section is not relevant.  While Section 2522.4(a)(6) of the Rent 
          Stabilization Code allows a consideration of all factors bearing on 
          the equities involved, the Commissioner does not find the equities 
          to require any change in rent increases granted on the basis of 
          costs incurred by the owner for benefits received by the tenants, 
          particularly since the orders granting the increases have followed 
          Section 2522.4(a)(8) of the Rent Stabilization Code in limiting the 
          increases to 6% each per year for the permanent increases and the 
          temporary increases.  The provision of the Code that M.C.I. 
          increases are permanent has been upheld in Ansonia Residents 
          Association vs. New York State Division of Housing and Community 
          Renewal, 551 N.Y.S.2d 871 (Ct. App. 1989).







          Regarding the contention that Rick Mechanical, Inc. was named as 
          subcontractor in the owner's application in Docket No. QS 000283-OM 
          while Sanitary Plumbing and Heating Corp. is named in Schedule C of 
          the "Scope of Work":  The owner's application lists Sanitary as 
          subcontractor for Section A and Rick as Subcontractor for Section 
          B.  There are two separate "Scope of Work" contracts, one for each 
          section of the apartment complex.  Each subcontractor has their own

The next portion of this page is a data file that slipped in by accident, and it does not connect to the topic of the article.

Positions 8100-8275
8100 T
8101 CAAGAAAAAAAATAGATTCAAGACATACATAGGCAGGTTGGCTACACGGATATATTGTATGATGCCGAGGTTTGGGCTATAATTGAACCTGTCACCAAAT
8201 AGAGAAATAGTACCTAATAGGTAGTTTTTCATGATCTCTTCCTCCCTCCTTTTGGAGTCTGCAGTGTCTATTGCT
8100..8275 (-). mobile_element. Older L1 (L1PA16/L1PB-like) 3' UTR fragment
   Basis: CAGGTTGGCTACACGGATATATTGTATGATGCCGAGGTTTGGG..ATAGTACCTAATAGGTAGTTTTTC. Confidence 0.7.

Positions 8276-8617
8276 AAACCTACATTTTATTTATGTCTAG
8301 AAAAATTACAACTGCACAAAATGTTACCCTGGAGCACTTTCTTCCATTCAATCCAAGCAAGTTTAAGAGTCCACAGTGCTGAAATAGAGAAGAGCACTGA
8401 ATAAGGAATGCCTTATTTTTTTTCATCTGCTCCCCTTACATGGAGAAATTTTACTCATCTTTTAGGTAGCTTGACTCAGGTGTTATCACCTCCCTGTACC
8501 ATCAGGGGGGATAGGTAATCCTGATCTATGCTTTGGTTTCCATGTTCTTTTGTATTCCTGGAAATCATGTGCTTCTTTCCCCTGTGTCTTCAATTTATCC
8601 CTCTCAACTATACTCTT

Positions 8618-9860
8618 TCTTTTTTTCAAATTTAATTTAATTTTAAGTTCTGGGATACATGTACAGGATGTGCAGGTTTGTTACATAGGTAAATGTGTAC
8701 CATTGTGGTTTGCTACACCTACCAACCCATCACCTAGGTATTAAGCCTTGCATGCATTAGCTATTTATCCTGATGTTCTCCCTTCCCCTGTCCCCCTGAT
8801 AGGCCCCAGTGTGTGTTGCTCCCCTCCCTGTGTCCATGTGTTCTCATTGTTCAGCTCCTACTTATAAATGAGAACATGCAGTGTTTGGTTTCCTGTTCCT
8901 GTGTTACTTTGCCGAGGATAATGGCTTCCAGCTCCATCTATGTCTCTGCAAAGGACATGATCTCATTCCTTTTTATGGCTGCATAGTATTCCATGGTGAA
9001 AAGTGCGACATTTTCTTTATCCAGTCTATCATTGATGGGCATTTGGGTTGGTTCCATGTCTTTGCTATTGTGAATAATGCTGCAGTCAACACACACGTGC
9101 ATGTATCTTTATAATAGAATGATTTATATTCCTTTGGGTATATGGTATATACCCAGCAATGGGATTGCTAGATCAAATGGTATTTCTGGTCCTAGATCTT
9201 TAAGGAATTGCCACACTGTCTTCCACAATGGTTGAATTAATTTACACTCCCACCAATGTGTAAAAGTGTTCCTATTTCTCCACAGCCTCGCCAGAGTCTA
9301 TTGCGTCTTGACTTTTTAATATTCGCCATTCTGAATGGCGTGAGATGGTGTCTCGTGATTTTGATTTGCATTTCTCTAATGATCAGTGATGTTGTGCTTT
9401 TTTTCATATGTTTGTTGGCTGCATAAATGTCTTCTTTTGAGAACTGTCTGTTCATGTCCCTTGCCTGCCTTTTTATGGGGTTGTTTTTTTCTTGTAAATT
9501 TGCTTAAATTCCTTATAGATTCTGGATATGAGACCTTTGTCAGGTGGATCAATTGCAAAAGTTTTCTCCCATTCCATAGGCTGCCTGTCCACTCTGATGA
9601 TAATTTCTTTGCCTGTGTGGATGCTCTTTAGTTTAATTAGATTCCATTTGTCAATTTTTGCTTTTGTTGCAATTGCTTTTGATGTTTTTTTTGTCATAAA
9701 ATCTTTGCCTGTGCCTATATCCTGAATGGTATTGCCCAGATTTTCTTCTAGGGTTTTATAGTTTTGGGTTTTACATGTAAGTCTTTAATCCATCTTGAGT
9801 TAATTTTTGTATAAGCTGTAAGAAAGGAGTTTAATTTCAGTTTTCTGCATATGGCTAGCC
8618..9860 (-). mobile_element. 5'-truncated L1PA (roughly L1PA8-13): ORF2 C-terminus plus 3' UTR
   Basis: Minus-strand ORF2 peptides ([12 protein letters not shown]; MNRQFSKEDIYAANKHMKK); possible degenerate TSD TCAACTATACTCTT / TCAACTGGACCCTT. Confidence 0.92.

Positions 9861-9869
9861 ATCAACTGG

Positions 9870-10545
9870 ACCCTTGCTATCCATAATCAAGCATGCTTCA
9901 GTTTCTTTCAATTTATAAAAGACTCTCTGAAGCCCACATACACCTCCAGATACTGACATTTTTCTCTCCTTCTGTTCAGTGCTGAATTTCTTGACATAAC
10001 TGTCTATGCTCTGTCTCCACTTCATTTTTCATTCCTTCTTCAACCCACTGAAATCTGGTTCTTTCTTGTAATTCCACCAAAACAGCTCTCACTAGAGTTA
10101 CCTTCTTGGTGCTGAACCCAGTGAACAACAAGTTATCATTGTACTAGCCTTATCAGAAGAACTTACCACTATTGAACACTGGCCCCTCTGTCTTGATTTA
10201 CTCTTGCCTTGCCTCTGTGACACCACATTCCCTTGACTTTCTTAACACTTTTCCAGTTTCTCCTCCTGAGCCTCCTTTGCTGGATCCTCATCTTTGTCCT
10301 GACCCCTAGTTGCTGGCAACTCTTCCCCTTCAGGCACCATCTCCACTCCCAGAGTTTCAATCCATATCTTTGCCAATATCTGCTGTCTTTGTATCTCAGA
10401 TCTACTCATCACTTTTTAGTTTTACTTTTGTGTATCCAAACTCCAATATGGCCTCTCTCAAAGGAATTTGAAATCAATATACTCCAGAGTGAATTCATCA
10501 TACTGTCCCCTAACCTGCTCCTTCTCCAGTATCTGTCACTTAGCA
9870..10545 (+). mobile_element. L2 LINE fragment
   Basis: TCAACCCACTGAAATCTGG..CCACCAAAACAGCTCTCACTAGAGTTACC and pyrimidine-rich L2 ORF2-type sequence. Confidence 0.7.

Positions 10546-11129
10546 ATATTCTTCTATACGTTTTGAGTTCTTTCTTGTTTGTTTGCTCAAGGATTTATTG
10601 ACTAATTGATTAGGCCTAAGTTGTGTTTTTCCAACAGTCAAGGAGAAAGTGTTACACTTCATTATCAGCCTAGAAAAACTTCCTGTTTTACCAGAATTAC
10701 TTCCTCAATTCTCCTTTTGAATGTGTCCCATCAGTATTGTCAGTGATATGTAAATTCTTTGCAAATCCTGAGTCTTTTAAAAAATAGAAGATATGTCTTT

"Scope of Work" contract for their particular section of the 
          complex. 

          Regarding the tenants' contentions about windows:  The specific 
          provisions about the installation of new windows are contained in 
          Division 8, Section 08550 of the contract.  The other divisions of 
          the contract are general provisions (alteration, demolition, 
          sealants, etc.) inserted into the contract.  Alteration of existing 
          work, masonry restoration and scaffolding are either general 












          DOC. NO.: BC 110198-RT et al.

          provisions, related work of other subcontractors which the 
          subcontractor has to coordinate with, or items which are a normal 
          and necessary part of construction work.  The tenants are
          incorrect in asserting that the owner did not give notice of the 
          increase sought for the windows; "6.2%" was requested on Side 1 of 
          RA-79 Supplement III.

          Regarding the contention that the subcontractor named in the 
          owner's application for Docket No. QS 000283-OM is not the same one 
          named in Schedule C of the contract, the tenants are confusing the 
          two subcontractors for Sections A and B.

          Regarding the contention that all apartments did not benefit 
          equally, in Docket No. QS 000621-OM, as the cost for doors ranged
          from $110.00 [birch door only, without frame] to $1,095.00 
          [actually 2 doors, buzzers, and double frame], and that the tenants